Two adjacent carved rocks and associated rubble bank at top of ridge at Lanshaw overlooking Woofa Bank


Heritage Category: Scheduled Monument

List Entry Number: 1013555

Date first listed: 20-Jun-1995


Ordnance survey map of Two adjacent carved rocks and associated rubble bank at top of ridge at Lanshaw overlooking Woofa Bank
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The building or site itself may lie within the boundary of more than one authority.

District: Bradford (Metropolitan Authority)

Parish: Burley

National Grid Reference: SE 13471 45369

Reasons for Designation

Rombalds Moor is an eastern outlier of the main Pennine range lying between the valleys of the Wharfe and the Aire. The bulk of this area of 90 sq km of rough moorland lies over 200m above sea level. The moor is particularly rich in remains of prehistoric activity. The most numerous relics are the rock carvings which can be found on many of the boulders and outcrops scattered across the moor. Burial monuments, stone circles and a range of enclosed settlements are also known. Prehistoric rock carving is found on rock outcrops in several parts of upland Britain with one of the densest concentrations on Rombalds Moor. The most common form of decoration is the `cup and ring' mark in which expanses of small cup-like hollows, which may be surrounded by one or more `rings', are pecked into the surface of the rock. Other shapes and patterns, including some dominated by grooves or lines, are also known. Carvings may occur singly or in small groups, or may cover extensive areas of rock surface. They are believed to date to the Late Neolithic and Bronze Age periods (c.2800-500 BC) and provide one of our most important insights into prehistoric `art'. The exact meaning of the designs remains unknown, but they have been interpreted as sacred or religious symbols. Frequently they are found close to contemporary burial monuments. All positively identified prehistoric rock carving sites exhibiting a significant group of designs have been identified as nationally important.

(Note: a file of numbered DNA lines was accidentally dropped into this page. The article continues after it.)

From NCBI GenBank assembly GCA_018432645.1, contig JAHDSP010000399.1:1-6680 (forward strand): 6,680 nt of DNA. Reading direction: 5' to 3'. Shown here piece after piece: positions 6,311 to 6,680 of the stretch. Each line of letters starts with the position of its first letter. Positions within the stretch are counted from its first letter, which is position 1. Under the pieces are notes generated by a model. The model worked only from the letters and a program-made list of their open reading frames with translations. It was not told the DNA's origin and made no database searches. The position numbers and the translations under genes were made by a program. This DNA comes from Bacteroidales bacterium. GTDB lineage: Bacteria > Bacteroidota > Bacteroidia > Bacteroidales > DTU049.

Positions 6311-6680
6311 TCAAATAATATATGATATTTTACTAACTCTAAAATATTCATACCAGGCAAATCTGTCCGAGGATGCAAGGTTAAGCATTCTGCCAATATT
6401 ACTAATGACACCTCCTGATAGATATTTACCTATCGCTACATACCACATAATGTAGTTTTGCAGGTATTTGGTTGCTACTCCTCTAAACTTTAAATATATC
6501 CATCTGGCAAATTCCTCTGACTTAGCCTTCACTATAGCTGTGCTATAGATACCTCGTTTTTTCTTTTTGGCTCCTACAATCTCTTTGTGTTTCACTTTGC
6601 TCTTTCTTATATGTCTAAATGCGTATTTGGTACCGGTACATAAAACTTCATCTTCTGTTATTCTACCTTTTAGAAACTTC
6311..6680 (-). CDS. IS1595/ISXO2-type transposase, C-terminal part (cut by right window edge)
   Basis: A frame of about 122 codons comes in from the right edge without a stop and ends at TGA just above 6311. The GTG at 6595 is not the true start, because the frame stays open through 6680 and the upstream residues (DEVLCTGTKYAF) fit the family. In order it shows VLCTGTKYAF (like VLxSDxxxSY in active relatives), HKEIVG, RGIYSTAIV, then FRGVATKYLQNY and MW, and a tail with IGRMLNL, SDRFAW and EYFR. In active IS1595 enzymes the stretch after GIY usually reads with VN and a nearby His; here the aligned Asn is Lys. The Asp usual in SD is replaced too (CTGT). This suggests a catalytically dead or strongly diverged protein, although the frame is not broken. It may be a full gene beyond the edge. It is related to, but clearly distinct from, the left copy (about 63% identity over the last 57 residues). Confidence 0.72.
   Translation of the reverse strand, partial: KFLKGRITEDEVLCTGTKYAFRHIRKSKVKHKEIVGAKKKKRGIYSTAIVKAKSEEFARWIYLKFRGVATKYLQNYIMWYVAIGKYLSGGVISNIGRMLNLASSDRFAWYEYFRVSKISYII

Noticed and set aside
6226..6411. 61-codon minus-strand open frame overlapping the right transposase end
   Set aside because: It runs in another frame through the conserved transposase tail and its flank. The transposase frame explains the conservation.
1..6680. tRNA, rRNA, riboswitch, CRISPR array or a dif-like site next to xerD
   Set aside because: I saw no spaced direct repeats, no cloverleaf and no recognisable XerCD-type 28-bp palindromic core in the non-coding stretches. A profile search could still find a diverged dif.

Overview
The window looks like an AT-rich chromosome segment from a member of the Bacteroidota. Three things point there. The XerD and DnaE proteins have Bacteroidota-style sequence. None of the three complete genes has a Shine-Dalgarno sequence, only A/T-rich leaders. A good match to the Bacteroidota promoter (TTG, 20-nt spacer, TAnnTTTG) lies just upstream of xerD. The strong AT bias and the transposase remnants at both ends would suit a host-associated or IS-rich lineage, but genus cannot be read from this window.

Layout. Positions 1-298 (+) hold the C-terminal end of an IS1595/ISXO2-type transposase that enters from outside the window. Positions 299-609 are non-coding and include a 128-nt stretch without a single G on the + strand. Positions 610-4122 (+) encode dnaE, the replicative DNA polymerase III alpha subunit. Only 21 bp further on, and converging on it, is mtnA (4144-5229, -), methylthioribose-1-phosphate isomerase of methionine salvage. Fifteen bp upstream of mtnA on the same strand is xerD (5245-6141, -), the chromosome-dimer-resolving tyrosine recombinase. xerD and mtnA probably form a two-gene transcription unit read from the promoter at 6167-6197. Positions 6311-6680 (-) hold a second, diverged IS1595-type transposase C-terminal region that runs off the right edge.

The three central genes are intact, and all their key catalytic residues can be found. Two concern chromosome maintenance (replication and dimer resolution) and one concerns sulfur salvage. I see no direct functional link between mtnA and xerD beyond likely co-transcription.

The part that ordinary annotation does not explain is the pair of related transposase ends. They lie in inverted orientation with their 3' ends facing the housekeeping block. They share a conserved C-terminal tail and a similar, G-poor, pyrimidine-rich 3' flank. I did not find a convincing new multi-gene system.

The carvings on these rocks survive well and will contribute to an understanding of the wider grouping of carved rocks. The close proximity of the prehistoric rubble bank to the carved rocks is unusual. Information on its relationship to them will be preserved.


The monument includes two carved gritstone rocks situated at the southern edge of a group of rocks at the top of a ridge at Lanshaw, overlooking Woofa Bank. The northernmost of this pair of rocks has a conspicuous, large, natural basin. The carving on this rock consists of two cup marks. The southernmost of the pair, lying 2m south west of the other, barely protrudes above ground level. It is carved with a cup and ring and has an enhanced natural groove. The monument also includes a short stretch of rubble bank immediately to the south of the carved rocks, running approximately east to west along the top of the ridge for a distance of c.25m. The form of this bank indicates its prehistoric date; it is interpreted as some form of land division, possibly being a field boundary.

MAP EXTRACT The site of the monument is shown on the attached map extract. It includes a 2 metre boundary around the archaeological features, considered to be essential for the monument's support and preservation.


The contents of this record have been generated from a legacy data system.

Legacy System number: 25303

Legacy System: RSM


Books and journals
Hedges, J D (ed), The Carved Rocks on Rombalds Moor, (1986), 98

End of official listing